“We were almost living at Children’s Hospital,” Kaeko says. “Noa was a famous guy there. Everyone knew Noa!”
Meanwhile, Dr. Starnes performed two more open-heart surgeries on Noa. The last one came at age 3. At that point, Noa’s retinoblastoma was in remission. They were almost out of the woods.
But shortly before his 4th birthday, the tumors in the left eye began to return. There was only one option now: removing the eye.
He had never been able to see out of that eye. Still, his parents were reeling. And they faced a gut-wrenching task: How do you tell your 4-year-old that he’s going to lose his eye?
They followed an idea from Nancy Mansfield, PhD, then a counselor who supported families in the Retinoblastoma Program. (Dr. Mansfield passed away in 2010.)
“We made a little book and cut out pictures, so each page had a picture with some simple words,” Eric recounts. He stops and takes a drink of water. Reliving this moment is hard. “We read it like a storybook to him—showing that the eye was sick, and you take the eye out, and he’s going to be all better.”
The last page? A picture of Disneyland. “We let him know that after all this was done, he’d be going to Disneyland,” he adds, then starts to cry. “He was really happy about that.”
‘Just a normal guy’
Noa, now 14, didn’t expect himself to get second place in that 50-meter dash last year. And at that same inter-school meet, he helped his team win a bronze medal in a relay race.
“I like running,” he says. “It’s a little hard for me doing the long distance. But the short distances are fun.”
Sarah Badran, MD, his cardiologist at Children’s Hospital L.A., says his heart is doing great.
“I am in disbelief at how he did in that race,” Dr. Badran says. “Noa is an amazing kid. He’s got such a strong spirit. He really pushes himself.”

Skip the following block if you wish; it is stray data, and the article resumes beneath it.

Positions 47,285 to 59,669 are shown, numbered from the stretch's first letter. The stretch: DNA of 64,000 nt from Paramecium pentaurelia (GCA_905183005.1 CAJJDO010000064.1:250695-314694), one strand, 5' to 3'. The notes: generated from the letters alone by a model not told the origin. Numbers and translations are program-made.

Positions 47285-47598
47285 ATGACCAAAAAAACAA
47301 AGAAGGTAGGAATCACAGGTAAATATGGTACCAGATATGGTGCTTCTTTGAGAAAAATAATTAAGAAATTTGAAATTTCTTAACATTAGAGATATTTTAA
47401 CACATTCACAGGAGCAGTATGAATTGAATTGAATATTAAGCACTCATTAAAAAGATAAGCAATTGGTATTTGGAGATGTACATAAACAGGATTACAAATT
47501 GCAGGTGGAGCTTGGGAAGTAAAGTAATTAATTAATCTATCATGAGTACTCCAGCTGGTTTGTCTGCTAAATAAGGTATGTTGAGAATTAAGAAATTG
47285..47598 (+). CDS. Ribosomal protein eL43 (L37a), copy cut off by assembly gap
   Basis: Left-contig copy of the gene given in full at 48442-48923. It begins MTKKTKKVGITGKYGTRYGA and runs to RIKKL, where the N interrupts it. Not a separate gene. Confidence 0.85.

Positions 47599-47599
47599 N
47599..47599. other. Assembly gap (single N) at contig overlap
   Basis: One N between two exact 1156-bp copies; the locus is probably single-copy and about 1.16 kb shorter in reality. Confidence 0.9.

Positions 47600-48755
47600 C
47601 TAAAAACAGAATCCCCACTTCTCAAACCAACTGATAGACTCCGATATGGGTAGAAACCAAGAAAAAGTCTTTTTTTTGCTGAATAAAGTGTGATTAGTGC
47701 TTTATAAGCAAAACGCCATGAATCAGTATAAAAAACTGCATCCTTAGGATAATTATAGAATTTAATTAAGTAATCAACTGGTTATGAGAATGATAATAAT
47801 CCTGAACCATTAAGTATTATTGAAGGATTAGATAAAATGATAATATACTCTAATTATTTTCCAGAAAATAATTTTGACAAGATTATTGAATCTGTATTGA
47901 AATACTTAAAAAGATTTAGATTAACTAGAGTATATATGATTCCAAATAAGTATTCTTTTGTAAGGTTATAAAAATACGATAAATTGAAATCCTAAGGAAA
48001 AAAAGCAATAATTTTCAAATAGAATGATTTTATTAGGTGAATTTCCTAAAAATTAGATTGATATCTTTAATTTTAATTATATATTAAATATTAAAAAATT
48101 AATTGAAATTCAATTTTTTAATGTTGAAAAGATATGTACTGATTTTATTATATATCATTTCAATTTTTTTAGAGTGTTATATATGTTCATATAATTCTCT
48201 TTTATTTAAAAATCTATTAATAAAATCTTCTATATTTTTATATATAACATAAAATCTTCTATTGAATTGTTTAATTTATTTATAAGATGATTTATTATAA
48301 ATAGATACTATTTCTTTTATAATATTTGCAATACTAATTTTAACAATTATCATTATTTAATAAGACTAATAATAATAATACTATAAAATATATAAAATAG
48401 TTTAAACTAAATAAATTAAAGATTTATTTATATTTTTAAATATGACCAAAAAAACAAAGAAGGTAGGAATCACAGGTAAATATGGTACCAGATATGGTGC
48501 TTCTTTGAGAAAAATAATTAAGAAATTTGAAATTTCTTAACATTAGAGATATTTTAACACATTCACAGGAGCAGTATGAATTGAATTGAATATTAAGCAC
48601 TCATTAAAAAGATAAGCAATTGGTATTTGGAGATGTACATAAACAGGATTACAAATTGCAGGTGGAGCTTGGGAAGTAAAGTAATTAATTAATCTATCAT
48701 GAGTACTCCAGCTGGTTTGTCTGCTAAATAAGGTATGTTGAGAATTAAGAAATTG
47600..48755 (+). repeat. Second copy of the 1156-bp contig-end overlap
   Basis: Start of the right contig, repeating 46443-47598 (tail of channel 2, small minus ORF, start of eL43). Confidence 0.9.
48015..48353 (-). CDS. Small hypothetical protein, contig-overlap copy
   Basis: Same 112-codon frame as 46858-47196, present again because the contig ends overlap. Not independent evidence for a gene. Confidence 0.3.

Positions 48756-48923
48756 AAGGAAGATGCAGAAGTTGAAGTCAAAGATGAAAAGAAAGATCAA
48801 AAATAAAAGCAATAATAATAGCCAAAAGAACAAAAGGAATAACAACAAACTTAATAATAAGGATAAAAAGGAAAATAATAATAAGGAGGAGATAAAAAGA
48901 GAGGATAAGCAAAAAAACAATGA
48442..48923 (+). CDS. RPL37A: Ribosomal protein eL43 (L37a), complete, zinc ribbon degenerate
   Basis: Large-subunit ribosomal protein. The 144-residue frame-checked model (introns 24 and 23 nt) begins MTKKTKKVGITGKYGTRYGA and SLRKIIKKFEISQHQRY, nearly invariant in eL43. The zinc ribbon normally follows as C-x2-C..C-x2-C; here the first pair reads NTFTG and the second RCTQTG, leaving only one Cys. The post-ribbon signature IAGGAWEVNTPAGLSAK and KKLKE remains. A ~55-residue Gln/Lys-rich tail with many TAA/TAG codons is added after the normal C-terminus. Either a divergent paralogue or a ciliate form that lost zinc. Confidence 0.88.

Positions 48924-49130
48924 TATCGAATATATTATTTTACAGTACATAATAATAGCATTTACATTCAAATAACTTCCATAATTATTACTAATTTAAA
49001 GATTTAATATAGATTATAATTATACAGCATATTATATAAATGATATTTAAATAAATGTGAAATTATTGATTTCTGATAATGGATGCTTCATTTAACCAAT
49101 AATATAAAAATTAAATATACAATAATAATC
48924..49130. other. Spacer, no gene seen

Running is just one of Noa’s pursuits. He also likes karate and baseball, has played piano for eight years and lately has taken up acting. He played Don Quixote’s sidekick, Sancho, in the school play last year—singing two songs solo onstage—and got rave reviews.
The eighth grader has big plans, too. “I want to go to MIT and become a computer engineer,” Noa says. “Oh, and I’ve built a computer before! That was really cool.”
And what about all those heart surgeries and the eye removal? He has no memory of most of it. He’s been cancer-free for more than 10 years, and his prosthetic eye—he calls it his “special eye”—is so realistic-looking, his dad sometimes forgets which eye is the “real” one. With his glasses, he has 20-20 vision.
“Children do very well with one eye if they have good vision in that eye,” explains Jonathan Kim, MD, Director of the Retinoblastoma Program at Children’s Hospital L.A. and Noa’s eye doctor since 2013. “With the exception of becoming a fighter pilot, he can do anything he wants.”
The Vision Center continues to spearhead research and recently pioneered the study of a liquid biopsy for retinoblastoma. Soon, it will begin a clinical trial to test a less-invasive device for delivering chemotherapy to the eye (for patients who only have retinoblastoma in one eye).
The device was developed by Noa’s first eye doctor, A. Linn Murphree, MD, who founded the Retinoblastoma Program and has since retired from Children’s Hospital.
Noa and his parents are grateful to so many people, including Dr. Murphree, the late Dr. Mansfield, and Noa’s current doctors—Dr. Badran, Dr. Kim and oncologist Rima Jubran, MD.
“Sometimes we forget he had to deal with these hard health issues,” says his mom. “He’s just a normal, regular guy!”
Noa has some simple advice for other kids facing an eye removal.
“Don’t worry,” he says. “I’m living a really happy life, and a normal one. What’s most important is to be alive and healthy.”
How you can help
To help kids just like Noa, consider making a donation to Children’s Hospital Los Angeles. Visit CHLA.org/Donate.